# GMAT: MathÂ 39

## Video transcript

We're on problem 195 and they
have drawn a little bit of a grid here. Let me try to draw it as well. 1, 2, 3. And then they do this in
the other direction. 1, 2, 3. And they call this
First Street. And there's actually 4
going that direction. Let me draw that one. So, there's another
street like that. And they call this First Street,
Second Street, Third Street, Fourth Street. And Avenue A, B, and C. And they say that this point
right here-- I'll do that in a different color. That point right there
is x, and that point right there is y. Pat will walk from intersection
x to intersection y along a route that is confined
to the square grid of 4 streets and 3 avenues
shown on the map. How many routes from x to y
can Pat take that have the minimum possible length? So essentially the minimum
possible length so he doesn't waste time. So let's think about
it this way. So he could go this way-- so we
could think about how many different ways can you get to
each point on this graph. So to get there, there's
one way. One possible way. To get there-- this seems to be
a very similar problem to what I saw on a Computer
Science exam a long, long time ago. But there's one way
to get there. That's obvious. So, how many ways are
there to get here? Well, you can view it as-- well,
to go from this path to this path and this path to this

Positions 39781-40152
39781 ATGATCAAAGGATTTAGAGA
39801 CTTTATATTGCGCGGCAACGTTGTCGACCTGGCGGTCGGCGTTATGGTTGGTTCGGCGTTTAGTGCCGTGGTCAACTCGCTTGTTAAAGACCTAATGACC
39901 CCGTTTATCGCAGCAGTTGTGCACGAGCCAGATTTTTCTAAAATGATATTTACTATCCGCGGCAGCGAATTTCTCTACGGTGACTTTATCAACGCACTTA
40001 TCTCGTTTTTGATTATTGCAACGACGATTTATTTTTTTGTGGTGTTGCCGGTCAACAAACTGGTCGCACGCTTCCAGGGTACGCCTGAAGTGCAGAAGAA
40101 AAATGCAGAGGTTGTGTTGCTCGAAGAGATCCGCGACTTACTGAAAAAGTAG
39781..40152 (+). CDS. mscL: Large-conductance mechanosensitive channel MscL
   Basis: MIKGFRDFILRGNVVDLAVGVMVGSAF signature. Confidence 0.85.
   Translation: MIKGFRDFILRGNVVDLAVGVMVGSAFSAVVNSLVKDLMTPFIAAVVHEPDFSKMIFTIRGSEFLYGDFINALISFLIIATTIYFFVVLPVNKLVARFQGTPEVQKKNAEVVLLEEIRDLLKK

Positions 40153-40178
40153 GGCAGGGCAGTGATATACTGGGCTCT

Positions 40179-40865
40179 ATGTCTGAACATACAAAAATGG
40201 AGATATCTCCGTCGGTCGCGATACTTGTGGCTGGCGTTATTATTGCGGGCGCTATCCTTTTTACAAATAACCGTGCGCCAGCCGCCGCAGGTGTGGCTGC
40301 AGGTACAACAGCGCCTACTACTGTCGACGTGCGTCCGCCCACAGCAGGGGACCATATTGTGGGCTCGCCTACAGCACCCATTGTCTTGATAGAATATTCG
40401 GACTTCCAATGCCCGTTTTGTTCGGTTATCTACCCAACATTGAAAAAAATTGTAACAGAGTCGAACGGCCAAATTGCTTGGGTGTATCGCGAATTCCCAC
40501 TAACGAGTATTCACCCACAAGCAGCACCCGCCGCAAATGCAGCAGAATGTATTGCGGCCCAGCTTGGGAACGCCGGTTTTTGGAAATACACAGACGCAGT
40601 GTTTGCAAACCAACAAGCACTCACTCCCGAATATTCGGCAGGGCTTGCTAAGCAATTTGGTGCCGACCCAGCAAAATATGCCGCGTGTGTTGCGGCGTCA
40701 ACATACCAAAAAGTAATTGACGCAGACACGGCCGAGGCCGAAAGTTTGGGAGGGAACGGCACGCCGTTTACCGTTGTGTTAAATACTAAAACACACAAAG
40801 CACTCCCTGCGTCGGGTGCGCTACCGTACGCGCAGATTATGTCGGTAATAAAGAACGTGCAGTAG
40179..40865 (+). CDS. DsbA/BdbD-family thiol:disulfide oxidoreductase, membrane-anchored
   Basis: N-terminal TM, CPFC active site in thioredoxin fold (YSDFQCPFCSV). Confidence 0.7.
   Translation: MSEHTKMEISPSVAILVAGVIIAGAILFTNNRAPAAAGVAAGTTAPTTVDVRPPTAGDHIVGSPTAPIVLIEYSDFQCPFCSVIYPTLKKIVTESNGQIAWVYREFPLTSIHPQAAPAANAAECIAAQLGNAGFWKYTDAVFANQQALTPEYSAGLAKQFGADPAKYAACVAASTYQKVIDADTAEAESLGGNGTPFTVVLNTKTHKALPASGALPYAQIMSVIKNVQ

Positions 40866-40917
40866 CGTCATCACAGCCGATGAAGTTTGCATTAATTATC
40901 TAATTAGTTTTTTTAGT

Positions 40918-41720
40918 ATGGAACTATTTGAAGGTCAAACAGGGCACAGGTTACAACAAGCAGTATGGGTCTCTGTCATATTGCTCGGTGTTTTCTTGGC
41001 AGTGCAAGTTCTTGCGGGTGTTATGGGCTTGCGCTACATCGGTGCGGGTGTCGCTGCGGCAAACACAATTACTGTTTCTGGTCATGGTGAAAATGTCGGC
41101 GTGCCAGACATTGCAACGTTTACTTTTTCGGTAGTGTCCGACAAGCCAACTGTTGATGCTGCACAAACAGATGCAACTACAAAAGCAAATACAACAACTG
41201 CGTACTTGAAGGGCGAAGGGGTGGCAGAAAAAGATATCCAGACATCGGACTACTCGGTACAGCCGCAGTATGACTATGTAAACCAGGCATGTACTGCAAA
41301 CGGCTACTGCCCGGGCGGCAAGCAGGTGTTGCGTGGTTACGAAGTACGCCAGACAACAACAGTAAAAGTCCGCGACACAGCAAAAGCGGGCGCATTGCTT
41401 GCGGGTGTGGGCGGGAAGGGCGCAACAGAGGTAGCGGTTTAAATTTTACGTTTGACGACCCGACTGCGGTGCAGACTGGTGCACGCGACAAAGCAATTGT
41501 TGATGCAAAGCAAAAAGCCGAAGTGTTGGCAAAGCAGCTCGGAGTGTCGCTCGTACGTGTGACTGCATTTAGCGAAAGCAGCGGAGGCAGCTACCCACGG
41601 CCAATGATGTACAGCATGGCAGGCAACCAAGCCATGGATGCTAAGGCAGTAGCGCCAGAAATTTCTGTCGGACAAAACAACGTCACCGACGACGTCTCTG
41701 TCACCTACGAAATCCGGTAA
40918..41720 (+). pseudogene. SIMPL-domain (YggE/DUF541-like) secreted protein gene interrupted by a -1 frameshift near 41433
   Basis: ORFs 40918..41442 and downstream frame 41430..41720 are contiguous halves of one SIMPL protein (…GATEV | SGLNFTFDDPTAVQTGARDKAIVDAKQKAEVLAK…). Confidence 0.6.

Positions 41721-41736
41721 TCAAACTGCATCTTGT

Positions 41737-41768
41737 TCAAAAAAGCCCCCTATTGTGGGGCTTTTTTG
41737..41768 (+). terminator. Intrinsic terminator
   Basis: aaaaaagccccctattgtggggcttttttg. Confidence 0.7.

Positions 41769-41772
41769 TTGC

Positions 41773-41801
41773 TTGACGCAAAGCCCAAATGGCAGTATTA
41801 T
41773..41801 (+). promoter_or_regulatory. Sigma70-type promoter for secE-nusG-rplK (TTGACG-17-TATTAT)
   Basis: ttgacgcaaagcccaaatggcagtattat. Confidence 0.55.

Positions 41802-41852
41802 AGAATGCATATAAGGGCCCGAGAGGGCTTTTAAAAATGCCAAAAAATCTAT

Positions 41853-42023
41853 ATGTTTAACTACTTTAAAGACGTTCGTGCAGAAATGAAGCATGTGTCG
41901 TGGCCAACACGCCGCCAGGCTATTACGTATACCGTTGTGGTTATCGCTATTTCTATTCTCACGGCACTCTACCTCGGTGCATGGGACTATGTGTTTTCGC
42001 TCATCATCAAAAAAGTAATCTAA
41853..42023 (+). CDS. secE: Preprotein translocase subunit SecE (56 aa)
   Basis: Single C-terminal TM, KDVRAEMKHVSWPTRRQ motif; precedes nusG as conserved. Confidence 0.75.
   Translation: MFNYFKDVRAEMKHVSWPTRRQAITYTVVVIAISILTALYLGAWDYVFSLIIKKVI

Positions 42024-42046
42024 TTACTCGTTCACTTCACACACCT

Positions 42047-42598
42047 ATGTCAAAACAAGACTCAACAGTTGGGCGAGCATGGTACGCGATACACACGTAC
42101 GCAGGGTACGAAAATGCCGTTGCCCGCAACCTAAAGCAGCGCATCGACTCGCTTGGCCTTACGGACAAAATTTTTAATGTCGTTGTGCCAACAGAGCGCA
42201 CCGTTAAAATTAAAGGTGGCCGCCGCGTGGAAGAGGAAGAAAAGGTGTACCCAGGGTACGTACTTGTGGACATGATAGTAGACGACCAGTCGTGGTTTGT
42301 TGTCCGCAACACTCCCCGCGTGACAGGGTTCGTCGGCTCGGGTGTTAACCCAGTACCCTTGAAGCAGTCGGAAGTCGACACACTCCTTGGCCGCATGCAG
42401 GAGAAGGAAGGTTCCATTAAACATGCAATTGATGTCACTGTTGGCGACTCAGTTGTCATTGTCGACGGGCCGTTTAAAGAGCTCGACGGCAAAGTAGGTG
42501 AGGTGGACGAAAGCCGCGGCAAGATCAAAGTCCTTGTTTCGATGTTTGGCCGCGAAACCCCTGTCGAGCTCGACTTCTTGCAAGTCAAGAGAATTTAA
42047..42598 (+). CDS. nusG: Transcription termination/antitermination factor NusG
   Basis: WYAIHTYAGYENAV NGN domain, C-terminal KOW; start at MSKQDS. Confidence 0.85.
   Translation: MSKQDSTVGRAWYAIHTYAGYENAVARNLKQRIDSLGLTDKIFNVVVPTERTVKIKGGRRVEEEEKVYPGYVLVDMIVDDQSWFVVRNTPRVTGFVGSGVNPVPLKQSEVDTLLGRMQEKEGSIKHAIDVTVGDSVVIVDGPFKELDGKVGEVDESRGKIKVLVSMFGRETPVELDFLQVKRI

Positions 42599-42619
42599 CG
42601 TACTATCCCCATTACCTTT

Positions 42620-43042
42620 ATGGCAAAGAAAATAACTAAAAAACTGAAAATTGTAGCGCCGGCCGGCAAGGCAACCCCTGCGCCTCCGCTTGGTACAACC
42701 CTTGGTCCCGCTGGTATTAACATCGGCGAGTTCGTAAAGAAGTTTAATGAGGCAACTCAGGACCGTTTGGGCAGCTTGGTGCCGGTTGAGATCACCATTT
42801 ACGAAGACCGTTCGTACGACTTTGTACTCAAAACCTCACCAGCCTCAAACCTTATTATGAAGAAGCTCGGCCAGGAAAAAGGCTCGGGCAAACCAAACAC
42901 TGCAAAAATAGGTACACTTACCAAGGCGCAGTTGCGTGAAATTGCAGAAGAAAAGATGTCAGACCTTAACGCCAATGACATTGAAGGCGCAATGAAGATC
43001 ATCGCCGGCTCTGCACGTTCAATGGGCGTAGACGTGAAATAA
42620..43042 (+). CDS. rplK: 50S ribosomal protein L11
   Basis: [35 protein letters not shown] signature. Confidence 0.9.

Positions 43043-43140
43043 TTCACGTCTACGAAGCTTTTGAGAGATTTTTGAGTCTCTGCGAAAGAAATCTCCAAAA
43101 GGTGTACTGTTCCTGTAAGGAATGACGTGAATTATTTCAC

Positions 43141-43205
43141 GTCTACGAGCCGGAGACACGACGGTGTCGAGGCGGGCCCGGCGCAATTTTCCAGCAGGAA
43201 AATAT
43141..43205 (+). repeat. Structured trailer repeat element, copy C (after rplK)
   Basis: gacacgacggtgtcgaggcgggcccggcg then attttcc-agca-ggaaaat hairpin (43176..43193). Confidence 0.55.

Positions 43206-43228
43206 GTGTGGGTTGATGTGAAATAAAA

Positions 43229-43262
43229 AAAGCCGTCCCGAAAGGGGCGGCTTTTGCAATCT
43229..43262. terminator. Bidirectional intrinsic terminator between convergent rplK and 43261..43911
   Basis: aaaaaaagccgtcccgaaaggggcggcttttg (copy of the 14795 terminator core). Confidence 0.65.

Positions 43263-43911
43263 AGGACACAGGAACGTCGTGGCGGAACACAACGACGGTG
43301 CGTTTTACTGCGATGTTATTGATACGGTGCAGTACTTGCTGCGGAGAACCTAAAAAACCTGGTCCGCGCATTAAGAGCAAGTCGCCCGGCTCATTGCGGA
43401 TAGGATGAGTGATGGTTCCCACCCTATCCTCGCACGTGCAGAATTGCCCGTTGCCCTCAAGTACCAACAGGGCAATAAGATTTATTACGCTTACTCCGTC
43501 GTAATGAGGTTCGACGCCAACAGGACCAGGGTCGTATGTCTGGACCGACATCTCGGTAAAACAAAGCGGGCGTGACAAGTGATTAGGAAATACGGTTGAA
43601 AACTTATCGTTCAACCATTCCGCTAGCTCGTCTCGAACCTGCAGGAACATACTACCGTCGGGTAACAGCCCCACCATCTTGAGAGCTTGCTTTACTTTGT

path, you can sum the two ways to get there. So it's 2. Which makes sense. You could go like that or
you could go like that. How many ways are there
to go here? Well, there's only one
way to go here. Likewise only one
way to go here. Now this is where it
gets interesting. How many ways are there
to go here? I can either come from there,
and there's only one way to get there, so that's one path. Or I could come from here. But there's two ways
to get here. So there's two ways to get
here via this path, and there's one way to get
here via this path. So there are three
ways to get here. So essentially I just added
the one and the two. You think of the same
logic here. How many ways are there
to get there? Well, I can come via this path,
and that'll be-- there's only one way to get here so
there's only one way to get from this direction. Or I could come from this
direction, but there's two ways to get here. So there's two ways to come
from this direction. So, there's three ways to
get from that direction. If you use the same logic,
there's one way to get here. You just go straight up. How many ways are there
to get here? Well, one way to get there,
three ways to get there, so there are four ways to get
here because you can go through that one way or through